We've heard how new mobility services will improve quality of life for city residents by making car ownership optional, if not obsolete — but, so far, it hasn't happened. In fact, in many cities, traffic has gotten worse since the advent of ridehailing services. The problem with ridehailing in its current form is that it isn't optimized, the riders are the dispatchers and drivers don't know where the demand is until a request pops up on their smartphones. As electric and autonomous transit adoption grows, challenges and congestion will remain unless cities better manage how ridehailing, robotaxi or shuttle services operate and when and where they will provide services.
The Numbers Don't Lie
A report from the University of California, Davisshowed that in 2016, 49-61 percent of ridehailing trips would have not been made at all, or by walking, biking, or transit, in major metropolitan areas, increasing the number of vehicle miles traveled (VMT) and contributing to overall traffic congestion. A more recent report confirmed this, finding that TNCs added 5.7 billion VMT in the Boston, Chicago, Los Angeles, Miami, New York, Philadelphia, San Francisco, Seattle and Washington DC metro areas in 2017.
Earlier this year, the San Francisco County Transportation Authority released a reporthighlighting the impact that unmanaged ridehailing is having on traffic in the city. According to the report, ridehailing accounts for about 50 percent of the increase in congestion over the last six years – predominantly due to the number of cars on the streets and traffic-causing behaviors such as stopping in traffic lanes to pick up and drop off passengers. The report determined that if ridehailing services were not introduced, congestion would only have increased 22 percent between 2010 and 2016, as opposed to the witnessed 62 percent increase.
A similar study of traffic in New York City found that from 2013-2017, a 15 percent increase in ridehailing trips led to a 59 percent increase in the number of vehicles on the streets. Yet another report from the New York City Department of Transportation found that traffic speeds in the city have declined some 20 percent since 2010. Essentially, there are simply too many vehicles angling for the same riders, and with these services pulling people away from public transportation, many are asking if peer-to-peer ridehailing is sustainable.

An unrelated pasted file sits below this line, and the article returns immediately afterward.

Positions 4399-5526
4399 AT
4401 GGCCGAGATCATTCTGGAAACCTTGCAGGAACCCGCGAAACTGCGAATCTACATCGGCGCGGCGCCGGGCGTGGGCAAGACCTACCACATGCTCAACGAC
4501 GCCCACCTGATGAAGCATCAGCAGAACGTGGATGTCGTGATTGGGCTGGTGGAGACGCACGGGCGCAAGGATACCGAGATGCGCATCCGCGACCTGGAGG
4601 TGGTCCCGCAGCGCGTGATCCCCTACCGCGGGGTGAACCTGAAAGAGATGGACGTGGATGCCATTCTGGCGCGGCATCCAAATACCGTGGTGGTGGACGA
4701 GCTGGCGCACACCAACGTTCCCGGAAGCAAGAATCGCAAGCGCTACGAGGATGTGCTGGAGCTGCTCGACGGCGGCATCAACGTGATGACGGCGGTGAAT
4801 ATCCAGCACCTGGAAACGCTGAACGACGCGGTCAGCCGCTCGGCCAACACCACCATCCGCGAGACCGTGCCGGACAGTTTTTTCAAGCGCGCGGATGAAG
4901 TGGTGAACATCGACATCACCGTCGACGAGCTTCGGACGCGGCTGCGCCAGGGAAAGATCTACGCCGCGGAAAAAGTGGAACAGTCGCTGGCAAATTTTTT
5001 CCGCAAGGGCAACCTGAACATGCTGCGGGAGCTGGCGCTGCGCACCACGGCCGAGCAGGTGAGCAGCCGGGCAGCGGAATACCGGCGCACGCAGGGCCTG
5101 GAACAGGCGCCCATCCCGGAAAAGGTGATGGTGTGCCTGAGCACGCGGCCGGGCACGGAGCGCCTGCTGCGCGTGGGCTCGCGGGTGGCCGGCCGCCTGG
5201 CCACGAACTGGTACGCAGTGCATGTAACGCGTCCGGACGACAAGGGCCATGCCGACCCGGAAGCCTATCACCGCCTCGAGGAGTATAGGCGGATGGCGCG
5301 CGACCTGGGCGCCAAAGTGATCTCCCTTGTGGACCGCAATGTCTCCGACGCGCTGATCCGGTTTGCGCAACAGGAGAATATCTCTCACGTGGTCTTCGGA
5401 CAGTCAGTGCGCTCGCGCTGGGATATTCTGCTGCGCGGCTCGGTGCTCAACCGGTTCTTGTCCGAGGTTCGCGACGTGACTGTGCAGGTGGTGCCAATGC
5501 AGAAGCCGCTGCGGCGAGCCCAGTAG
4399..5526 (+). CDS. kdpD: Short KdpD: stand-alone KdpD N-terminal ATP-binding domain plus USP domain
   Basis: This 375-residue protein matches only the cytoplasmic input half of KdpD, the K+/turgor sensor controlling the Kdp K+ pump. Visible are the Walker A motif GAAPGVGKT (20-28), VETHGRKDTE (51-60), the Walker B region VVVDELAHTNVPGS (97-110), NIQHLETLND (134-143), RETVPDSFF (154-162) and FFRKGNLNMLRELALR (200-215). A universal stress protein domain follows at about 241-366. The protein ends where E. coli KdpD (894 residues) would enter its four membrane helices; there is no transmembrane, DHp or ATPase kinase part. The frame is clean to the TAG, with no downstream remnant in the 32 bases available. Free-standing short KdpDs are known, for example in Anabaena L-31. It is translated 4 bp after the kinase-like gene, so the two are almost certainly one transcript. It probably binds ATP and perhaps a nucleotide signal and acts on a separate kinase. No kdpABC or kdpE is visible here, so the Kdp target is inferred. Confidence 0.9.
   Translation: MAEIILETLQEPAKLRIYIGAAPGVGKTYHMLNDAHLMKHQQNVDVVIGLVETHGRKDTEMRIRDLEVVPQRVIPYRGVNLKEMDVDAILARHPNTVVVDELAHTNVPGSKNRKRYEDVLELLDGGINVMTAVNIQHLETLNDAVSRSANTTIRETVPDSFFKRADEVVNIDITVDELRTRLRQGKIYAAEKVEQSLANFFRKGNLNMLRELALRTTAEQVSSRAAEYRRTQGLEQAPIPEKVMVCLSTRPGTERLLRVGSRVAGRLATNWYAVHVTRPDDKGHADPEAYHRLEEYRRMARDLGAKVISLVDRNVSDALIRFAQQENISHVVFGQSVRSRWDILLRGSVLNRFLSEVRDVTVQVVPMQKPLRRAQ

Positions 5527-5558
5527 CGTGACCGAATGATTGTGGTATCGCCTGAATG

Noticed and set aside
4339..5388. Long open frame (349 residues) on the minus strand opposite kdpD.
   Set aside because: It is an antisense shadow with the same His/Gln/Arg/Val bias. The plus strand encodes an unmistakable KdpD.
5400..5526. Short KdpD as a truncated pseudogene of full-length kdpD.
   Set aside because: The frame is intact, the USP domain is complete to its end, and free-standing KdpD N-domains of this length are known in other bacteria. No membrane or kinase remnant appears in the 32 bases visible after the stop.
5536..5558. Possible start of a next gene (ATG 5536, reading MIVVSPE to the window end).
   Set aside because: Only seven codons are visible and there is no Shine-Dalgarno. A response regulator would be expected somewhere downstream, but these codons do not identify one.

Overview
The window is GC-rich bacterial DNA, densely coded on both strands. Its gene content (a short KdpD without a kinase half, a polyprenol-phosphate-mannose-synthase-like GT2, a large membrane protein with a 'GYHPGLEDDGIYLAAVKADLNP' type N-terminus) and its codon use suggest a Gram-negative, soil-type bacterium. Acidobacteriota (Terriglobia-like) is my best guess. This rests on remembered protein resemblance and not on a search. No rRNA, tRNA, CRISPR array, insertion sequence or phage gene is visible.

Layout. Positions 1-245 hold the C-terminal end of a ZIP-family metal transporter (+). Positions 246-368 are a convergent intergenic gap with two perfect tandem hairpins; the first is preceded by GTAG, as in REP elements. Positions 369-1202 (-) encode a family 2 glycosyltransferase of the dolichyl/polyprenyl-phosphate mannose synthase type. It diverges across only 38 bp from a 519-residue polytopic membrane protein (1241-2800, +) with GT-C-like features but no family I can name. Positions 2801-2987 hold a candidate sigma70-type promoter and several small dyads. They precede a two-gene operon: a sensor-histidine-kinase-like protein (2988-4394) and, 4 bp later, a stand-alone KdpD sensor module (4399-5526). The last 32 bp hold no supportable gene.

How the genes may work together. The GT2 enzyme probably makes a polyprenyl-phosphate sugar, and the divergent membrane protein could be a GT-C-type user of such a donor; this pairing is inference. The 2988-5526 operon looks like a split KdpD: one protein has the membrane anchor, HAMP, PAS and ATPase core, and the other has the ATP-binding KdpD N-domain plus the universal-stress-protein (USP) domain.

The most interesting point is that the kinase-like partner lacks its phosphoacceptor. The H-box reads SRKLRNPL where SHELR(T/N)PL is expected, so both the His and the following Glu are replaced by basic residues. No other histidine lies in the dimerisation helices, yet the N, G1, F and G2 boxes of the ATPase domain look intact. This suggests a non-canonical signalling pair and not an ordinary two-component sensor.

What Went Wrong?
When they debuted, ridehailing services were seen as a potential solution to street congestion, however they are now considered a key contributing factor to it. As a result, cities are reconsidering their approaches to ridehailing and looking at solutions to better manage these services with improved vehicle utilization, demand response and service area requirements — without such considerations, new mobility services may never reach their full potential. San Francisco specifically is imposing a tax on ride-hailed trips, and city-wide strategies for mobility management are up for discussion. And while a financial tax can help to curb adverse effects, technology by the way of a mobility platform that manages these fleets and services to work intelligently is the path for the future.
Looking Toward 2019
In 2019 we will hit critical mass when it comes to existing models for ridehailing services — there will be too many vehicles on the road for the number of riders, resulting in more traffic and reduced revenue opportunities for both drivers and operators. This will be addressed by more intelligent approaches to managing ridehailing services and a shift to new business models. New services should complement public transit, not compete with it. Specifically, service providers will embrace professional fleet-based ridehailing services, rather than peer-to-peer services, in order to increase efficiently and pave the way for the deployment of robotaxis. A transition period of hybrid autonomous and driven fleets will also need to be accommodated, as it will be a process before fully autonomous vehicles are realized.
There's a larger conversation to be had about the value of an open, on-demand mobility ecosystem that supports sustainable, inclusive, prosperous, and resilient cities. What's needed now is a new breed of ridehailing, where cities partner with businesses that own their vehicles and hire professional drivers, with centralized dispatching based on historical and real-time data — in short, for city-wide mobility management, ridehailing must go pro.